Nadav Schirman talks about THE GREEN PRINCE


Based on Mosab Hassan Yousef’s bestselling memoir Son of Hamas, THE GREEN PRINCE exposes a complex world of terror, betrayal, and impossible choices. Through exclusive first-hand testimony, dramatic action sequences, and rare archival footage, decades of secrets come to light in this unflinching exploration of a profound spiritual transformation and the transcendent bonds of friendship. THE GREEN PRINCE directed by Nadav Schirman, will challenge much of what you know about the ongoing Israeli-Palestinian conflict.

Bijan Tehrani: What originally motivated you to make “The Green Prince”?
Nadav Schirman: A friend of mine had alerted me to the book and I started reading the book and I couldn’t put it down. I read it in three hours and I was interested in the personal journey that characters go through but also the insiders perspective that writer was offering on Hamas. Being an Israeli, Hamas is our neighbors and we know nothing about them so the book was really eye opening in that sense. I was then introduced by one of our associates to Humin and when I understood the nature of the relationship between Moussab and Humin, my whole body was covered with Goosebumps because these were two enemies who through the process of working together had become better friends. After meeting with Moussab we moved forward with making the film and meeting him was an extraordinary encounter. When I met him the news had just came on the Osama Bin Laden had killing, and after five minutes of meeting him we were in a taxi heading to ground zero. It was fascinating to me that Moussab wanted to take part in this celebrating and we began this process of talking and establishing trust with one another and it took a lot of courage for both of them to open up and I think eventually they felt comfortable with the filmmaking process.

BT: There is an impressive human relationship between these two enemies who then become friends. Which had more value for you, the political story of the human story?
NS:  Absolutely the latter, for us it was not a political story at all, in the first cut there were a lot more characters and we realized that the ultimate story here is the story of the relationship so we went back and restructured the film specifically around their relationship and the narrative arc is put specifically around this relationship.

BT: The film is not trying to justify anything and there is no judgment.
NS: Yesterday we had a screening and someone mentioned the same thing that there is a lack of judgment in the film and the way the two characters are framed, we were very careful with this because we did not want to pass any judgment. The nature of risk in the story was important to these two characters and they have to start thinking about the consequence in different and often time’s people will say that this film has given them a different perspective. I talked to a filmmaker called Jose Padilla, and he applied elements of the “Game Theory” to his documentary filmmaking, when you understand the rules of the game you understand what motivates each player an what motivates each move, and it is the same thing in “The Green Prince “and then you are not in a position to judge and you invest in their filmmaking process. Interestingly enough in the spy world it is called “The Game”.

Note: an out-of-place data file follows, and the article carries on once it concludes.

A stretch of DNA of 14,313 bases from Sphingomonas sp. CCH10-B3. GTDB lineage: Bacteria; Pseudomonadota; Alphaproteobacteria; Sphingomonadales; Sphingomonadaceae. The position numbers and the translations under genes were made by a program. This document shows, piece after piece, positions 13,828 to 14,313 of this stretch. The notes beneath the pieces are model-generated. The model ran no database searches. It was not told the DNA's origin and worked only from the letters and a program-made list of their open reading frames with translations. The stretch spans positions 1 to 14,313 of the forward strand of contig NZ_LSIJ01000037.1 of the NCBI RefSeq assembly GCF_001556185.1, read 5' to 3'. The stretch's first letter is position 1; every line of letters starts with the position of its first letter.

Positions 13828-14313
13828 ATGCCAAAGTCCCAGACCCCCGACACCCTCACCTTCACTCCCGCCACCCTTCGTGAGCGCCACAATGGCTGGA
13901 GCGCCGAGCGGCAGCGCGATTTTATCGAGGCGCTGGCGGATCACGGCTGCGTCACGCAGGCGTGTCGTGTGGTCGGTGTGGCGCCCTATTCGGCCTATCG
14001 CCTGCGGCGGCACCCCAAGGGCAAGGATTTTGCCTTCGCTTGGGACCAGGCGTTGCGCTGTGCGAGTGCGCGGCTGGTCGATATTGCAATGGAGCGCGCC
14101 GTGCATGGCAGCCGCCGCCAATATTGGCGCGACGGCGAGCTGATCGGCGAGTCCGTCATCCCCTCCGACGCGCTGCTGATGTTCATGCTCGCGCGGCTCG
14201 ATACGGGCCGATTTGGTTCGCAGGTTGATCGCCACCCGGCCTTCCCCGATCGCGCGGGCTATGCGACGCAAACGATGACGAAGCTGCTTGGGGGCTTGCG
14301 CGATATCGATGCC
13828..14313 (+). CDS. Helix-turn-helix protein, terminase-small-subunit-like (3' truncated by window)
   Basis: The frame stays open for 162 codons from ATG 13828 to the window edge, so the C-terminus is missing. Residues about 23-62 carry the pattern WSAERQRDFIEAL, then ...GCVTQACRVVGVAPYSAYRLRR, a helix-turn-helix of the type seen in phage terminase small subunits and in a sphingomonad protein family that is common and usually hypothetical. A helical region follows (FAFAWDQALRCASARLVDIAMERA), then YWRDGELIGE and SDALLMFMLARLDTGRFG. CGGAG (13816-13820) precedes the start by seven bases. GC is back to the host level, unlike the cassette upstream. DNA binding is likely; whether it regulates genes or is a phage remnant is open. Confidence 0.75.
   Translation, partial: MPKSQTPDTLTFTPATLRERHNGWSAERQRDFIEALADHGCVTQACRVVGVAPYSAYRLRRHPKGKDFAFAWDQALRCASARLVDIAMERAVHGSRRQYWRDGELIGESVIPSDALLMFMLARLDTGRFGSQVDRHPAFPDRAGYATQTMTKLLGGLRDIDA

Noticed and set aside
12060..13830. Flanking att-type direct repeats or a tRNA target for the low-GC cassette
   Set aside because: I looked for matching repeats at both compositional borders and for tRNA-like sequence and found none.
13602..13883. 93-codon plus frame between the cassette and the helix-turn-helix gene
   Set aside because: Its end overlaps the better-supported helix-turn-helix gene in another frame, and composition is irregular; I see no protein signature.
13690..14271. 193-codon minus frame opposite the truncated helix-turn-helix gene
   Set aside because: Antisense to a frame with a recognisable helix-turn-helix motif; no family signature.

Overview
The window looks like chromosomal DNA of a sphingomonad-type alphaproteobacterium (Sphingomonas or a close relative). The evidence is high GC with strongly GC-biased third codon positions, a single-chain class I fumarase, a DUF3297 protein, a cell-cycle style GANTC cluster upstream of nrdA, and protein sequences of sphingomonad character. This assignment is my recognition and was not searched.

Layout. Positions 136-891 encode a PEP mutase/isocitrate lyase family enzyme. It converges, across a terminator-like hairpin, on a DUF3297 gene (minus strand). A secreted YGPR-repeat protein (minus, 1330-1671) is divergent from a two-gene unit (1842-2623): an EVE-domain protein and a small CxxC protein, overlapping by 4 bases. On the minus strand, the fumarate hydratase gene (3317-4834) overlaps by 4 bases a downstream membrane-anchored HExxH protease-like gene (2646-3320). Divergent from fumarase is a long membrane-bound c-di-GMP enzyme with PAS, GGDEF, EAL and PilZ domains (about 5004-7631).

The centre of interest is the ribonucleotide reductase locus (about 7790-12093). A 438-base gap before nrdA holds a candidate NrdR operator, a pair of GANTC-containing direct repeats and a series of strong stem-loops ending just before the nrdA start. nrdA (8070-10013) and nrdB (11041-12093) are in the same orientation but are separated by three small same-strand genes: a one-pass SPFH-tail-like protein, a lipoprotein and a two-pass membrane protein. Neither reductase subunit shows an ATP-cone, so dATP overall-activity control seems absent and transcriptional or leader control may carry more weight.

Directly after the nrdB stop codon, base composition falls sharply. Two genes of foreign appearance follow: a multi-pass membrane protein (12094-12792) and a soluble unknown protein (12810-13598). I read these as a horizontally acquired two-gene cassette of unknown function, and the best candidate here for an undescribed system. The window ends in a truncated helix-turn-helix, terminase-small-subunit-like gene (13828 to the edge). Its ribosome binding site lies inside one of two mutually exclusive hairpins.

BT: I was speaking to an actress from the film at a screening, she was talking about some of the tactics of Hamas, and I don’t remember the film making a judgment about Hamas, but eventually we see both are eliminating human beings.
NS: Absolutely because you can see for both systems the human is not important, they are just tools and you see this, again the move is not just about Hamas and thimbet, so the events in the movie are only as important as the lives of the heroes of the film, so you must have detail about what happened to him when he was interrogated and what happened to him when he was in prison, so that is important to take into consideration and for a system there is no real value, so there is a lot of using of people and throwing them away but the human eventually prevail in this film. Humans are fragile and they are flawed but without humans the technological warfare cannot exist.

BT: How did you come up with the visual style of the film?
NS: We are story tellers so there is not that much of a difference between documentaries and narrative in that sense, we owe it to the people to tell their story honesty, and we have a responsibility to the audience as well, so we approached the whole project with a lot of responsibility to the characters and the audience. Real life stories are much bigger than fiction and this film could be more gripping than a Hollywood thriller?

BT: Any future projects lined up?
NS: Yes, there are a couple things in the making but there is a German saying which says “one should not speak about eggs which have not been hatched yet.”


About Author

Bijan Tehrani

Bijan Tehrani a film director, film critic and writer, works as editor in chief of Cinema Without Borders while teaching Language of Film and Film History at workshops nationwide. Bijan has won several awards in international film festivals and book fairs for his short films and children's books.

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